I wasn’t convinced but I thought to myself: Even if we can’t come up with any solutions that might work, at the very least the design process brings together the right stakeholders and creates energy behind solving a problem.
Understanding the challenge
The first step of the design process is to gain an understanding of the situation and context. One of the biggest limitations in teaching design in 5 days is that it is difficult to understand the depths of a challenge in such a short period of time. In a typical design project, the understanding period may take weeks of desk research, expert interviews, and other forms of research. For AI workshops, a local liaison spends many weeks preparing a presentation for participants called a Challenge Brief, which allows participants to quickly gain some familiarity with the complexity of the challenge. The Challenge Brief kicks off the workshop.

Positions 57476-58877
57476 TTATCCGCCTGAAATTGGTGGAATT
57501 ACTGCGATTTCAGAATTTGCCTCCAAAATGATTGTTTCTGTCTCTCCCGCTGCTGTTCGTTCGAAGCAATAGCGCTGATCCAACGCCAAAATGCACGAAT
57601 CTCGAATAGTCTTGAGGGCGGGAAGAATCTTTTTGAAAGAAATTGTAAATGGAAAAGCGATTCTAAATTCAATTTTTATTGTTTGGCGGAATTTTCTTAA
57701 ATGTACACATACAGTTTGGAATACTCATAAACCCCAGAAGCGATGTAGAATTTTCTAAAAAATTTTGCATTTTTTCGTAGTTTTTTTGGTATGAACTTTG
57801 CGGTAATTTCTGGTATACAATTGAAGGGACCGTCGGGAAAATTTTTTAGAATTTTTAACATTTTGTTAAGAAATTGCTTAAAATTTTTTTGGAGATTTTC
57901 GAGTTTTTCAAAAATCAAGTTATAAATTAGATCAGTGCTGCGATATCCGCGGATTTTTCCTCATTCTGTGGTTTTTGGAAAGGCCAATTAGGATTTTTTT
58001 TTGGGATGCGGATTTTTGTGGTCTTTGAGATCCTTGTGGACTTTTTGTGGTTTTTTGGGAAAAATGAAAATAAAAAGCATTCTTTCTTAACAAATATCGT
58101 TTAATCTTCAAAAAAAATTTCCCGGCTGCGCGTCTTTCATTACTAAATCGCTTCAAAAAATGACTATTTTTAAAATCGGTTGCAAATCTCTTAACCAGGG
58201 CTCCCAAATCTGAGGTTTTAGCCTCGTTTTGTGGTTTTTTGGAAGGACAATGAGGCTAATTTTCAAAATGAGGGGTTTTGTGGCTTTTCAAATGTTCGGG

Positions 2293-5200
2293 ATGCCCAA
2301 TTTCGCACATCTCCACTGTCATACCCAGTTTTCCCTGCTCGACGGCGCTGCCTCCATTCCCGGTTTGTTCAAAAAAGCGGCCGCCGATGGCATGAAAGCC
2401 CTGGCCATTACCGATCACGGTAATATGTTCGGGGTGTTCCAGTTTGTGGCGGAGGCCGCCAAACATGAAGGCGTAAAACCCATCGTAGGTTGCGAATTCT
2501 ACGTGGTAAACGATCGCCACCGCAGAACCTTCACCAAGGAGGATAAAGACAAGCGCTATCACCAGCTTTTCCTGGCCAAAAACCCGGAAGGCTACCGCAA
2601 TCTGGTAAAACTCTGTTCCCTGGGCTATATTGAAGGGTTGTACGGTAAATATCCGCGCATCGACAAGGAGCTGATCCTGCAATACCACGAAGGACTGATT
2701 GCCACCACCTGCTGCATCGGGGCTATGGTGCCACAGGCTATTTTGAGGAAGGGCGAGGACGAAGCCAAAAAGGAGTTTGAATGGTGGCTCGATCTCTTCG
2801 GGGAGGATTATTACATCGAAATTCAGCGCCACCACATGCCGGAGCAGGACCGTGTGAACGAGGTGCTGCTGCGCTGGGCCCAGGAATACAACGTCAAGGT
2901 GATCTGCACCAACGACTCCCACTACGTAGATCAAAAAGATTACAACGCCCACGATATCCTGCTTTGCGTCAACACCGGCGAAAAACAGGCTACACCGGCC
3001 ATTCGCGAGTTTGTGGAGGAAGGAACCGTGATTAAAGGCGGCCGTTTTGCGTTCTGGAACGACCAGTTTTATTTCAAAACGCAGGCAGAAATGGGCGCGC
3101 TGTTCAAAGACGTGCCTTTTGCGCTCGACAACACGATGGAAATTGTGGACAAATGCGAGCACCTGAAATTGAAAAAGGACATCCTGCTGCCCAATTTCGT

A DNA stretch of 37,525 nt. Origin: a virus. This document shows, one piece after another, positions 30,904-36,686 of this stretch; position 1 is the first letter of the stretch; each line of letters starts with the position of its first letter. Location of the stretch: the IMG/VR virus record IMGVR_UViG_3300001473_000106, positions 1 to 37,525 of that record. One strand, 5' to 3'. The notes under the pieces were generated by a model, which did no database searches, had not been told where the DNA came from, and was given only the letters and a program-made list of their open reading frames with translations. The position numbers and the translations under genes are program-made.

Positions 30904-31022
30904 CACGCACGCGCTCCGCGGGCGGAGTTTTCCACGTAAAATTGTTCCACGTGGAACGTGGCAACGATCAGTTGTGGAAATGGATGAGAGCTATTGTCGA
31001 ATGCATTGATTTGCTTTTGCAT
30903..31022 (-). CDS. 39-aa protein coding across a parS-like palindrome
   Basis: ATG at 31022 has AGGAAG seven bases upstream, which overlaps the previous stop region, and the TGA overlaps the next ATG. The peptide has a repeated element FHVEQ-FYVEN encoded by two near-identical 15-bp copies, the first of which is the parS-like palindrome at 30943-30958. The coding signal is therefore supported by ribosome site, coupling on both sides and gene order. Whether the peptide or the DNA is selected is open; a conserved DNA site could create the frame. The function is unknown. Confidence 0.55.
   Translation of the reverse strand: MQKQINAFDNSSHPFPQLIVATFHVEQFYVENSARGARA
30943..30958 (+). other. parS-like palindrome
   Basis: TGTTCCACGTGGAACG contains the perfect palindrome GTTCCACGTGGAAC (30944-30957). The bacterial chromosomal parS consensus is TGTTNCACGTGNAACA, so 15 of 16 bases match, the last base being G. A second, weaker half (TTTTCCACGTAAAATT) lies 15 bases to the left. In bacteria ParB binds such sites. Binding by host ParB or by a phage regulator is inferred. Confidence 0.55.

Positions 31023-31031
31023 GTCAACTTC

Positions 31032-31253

Working in teams of five, each group led interviews in Gharb Sohail with the stakeholders. These interviews help build an understanding of the emotions, aspirations, and deep motivations behind why stakeholders continue to contribute to the waste problem. Typically, this is one of the toughest parts of learning the design process. You have to consciously remind yourself that you are looking to hear a good story, to ask “why” a lot, and to be comfortable with awkward silences. This is an unconventional approach, different from a fact-finding exercise or an analytical interview that participants are often used to.This is a very difficult mindset to undo.
“Interviewing community members is the most fascinating phase to fuel our innovation,” says Rania, a participant from the workshop. “We were inspired by their pain points and perceptions. Later, we saw this become a driver for successful solutions.”
The participants came back from the interviews lively and energetic, chatting about what they heard and eager to unpack meanings beyond the words. They were also armed with a much deeper understanding of the ecosystem after empathizing with each stakeholder group. This was not only important for them as they look for solutions but also crucial for these stakeholders in the community because it was truly a unique experience — something no one entity in the community had ever done before.
Time to synthesize